“The Inequality Bogeyman”

2 Feb

Thomas Sowell, the well-known black conservative economist at Stanford University’s Hoover Institution, had the words below to say about economic inequality.  The full column can be found at http://www.creators.com/opinion/thomas-sowell/the-inequality-bogeyman.html

Excerpt:   [Bracketed material is mine – so is the bolding]

. . . . [D]ifferences in capabilities are inescapable, and they make a big difference in what and how much we can contribute to each other’s economic and other well-being. If we all had the same capabilities and the same limitations, one individual’s limitations would be the same as the limitations of the entire human species.

We are lucky that we are so different, so that the capabilities of many other people can cover our limitations.

One of the problems with so many discussions of income and wealth is that the intelligentsia are so obsessed with the money that people receive that they give little or no attention to what causes money to be paid to them, in the first place.

. . . . From the standpoint of a society as a whole, money is just an artificial device to give us incentives to produce real things — goods and services.

Those goods and services are the real “wealth of nations,” as Adam Smith titled his treatise on economics in the 18th century.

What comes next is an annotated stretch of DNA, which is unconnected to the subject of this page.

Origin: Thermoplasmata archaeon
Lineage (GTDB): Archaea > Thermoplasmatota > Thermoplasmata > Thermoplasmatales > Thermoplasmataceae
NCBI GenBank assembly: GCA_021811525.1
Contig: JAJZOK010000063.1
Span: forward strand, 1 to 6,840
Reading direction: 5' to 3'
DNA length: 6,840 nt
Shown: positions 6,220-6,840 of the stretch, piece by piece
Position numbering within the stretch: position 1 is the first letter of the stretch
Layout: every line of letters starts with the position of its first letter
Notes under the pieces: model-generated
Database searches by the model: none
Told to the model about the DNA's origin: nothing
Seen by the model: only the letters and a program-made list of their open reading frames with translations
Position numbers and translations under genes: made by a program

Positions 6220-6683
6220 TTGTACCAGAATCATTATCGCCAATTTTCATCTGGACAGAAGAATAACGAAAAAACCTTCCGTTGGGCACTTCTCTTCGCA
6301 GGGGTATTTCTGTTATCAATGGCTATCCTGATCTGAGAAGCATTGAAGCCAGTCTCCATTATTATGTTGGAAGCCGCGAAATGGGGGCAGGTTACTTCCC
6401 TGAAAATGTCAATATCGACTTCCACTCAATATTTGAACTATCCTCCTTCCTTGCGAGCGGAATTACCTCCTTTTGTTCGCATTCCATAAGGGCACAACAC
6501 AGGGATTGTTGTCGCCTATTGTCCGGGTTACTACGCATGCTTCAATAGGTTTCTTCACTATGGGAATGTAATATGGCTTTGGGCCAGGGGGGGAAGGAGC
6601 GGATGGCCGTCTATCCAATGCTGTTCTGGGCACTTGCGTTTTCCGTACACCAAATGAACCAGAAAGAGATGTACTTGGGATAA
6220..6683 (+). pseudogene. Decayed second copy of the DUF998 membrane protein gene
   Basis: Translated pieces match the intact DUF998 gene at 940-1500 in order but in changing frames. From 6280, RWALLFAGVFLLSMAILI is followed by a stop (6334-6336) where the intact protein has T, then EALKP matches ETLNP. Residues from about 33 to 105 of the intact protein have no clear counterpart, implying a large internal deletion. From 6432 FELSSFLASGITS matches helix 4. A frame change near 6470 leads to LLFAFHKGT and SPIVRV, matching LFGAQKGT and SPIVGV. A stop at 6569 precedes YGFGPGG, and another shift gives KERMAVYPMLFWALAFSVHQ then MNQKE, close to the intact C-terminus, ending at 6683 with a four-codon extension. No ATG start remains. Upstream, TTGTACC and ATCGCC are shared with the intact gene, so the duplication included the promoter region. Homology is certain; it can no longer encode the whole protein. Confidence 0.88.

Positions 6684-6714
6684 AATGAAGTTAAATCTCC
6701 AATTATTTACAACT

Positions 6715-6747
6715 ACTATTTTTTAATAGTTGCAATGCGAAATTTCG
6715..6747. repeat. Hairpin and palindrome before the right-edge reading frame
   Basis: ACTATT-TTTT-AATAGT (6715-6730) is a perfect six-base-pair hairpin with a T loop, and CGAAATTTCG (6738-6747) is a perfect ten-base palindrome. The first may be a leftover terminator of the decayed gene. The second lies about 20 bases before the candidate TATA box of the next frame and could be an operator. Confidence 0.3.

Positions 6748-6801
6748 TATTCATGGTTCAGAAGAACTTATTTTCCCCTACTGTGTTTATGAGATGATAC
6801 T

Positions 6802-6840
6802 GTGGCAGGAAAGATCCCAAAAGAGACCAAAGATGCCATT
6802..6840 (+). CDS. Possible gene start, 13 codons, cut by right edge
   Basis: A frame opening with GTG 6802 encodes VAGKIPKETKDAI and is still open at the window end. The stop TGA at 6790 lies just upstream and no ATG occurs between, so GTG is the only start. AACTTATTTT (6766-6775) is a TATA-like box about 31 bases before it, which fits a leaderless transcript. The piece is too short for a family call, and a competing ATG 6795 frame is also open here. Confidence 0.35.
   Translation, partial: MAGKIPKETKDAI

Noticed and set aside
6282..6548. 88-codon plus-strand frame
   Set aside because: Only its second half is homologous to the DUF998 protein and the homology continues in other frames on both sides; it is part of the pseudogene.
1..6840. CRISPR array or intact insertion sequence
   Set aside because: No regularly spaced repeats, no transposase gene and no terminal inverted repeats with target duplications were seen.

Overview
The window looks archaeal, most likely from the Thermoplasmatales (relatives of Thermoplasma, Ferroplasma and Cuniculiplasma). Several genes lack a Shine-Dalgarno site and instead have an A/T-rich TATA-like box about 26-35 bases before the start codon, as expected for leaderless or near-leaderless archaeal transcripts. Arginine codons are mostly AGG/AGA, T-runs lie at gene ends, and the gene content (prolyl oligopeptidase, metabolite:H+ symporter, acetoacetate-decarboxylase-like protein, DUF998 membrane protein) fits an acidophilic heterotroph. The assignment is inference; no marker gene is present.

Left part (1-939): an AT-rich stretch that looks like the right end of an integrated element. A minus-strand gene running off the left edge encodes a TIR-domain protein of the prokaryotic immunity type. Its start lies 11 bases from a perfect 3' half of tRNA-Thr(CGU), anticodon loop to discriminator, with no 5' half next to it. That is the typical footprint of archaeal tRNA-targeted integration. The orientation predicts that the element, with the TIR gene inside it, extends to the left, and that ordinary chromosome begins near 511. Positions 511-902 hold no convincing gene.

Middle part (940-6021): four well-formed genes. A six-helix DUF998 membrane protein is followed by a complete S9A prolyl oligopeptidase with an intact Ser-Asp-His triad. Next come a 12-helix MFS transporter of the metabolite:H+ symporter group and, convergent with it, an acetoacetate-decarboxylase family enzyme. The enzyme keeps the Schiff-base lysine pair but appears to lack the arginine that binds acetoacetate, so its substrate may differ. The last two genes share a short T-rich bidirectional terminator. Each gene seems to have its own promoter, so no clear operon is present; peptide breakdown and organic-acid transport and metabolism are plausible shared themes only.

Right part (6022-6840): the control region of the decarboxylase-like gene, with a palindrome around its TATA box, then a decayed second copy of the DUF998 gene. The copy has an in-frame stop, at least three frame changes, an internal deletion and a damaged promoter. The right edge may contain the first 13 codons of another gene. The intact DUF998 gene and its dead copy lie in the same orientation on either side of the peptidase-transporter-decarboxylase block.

[A few paragraphs follow about John D. Rockefeller, his contributions to U.S. economic growth and his resultant fortune, with shout-out to Edison, the Wright brothers, and Henry Ford.]

Too many discussions of large fortunes attribute them to “greed” — as if wanting a lot of money is enough to cause other people to hand it over to you. It is a childish idea, when you stop and think about it — but who stops and thinks these days?

Edison, Ford, the Wright brothers, and innumerable others also created unprecedented expansions of the lives of ordinary people. The individual fortunes represented a fraction of the wealth created. . . .

Intellectuals’ obsession with income statistics — calling envy “social justice” — ignores vast differences in productivity that are far more fundamental to everyone’s well-being. Killing the goose that lays the golden egg has ruined many economies.

[End of excerpt]

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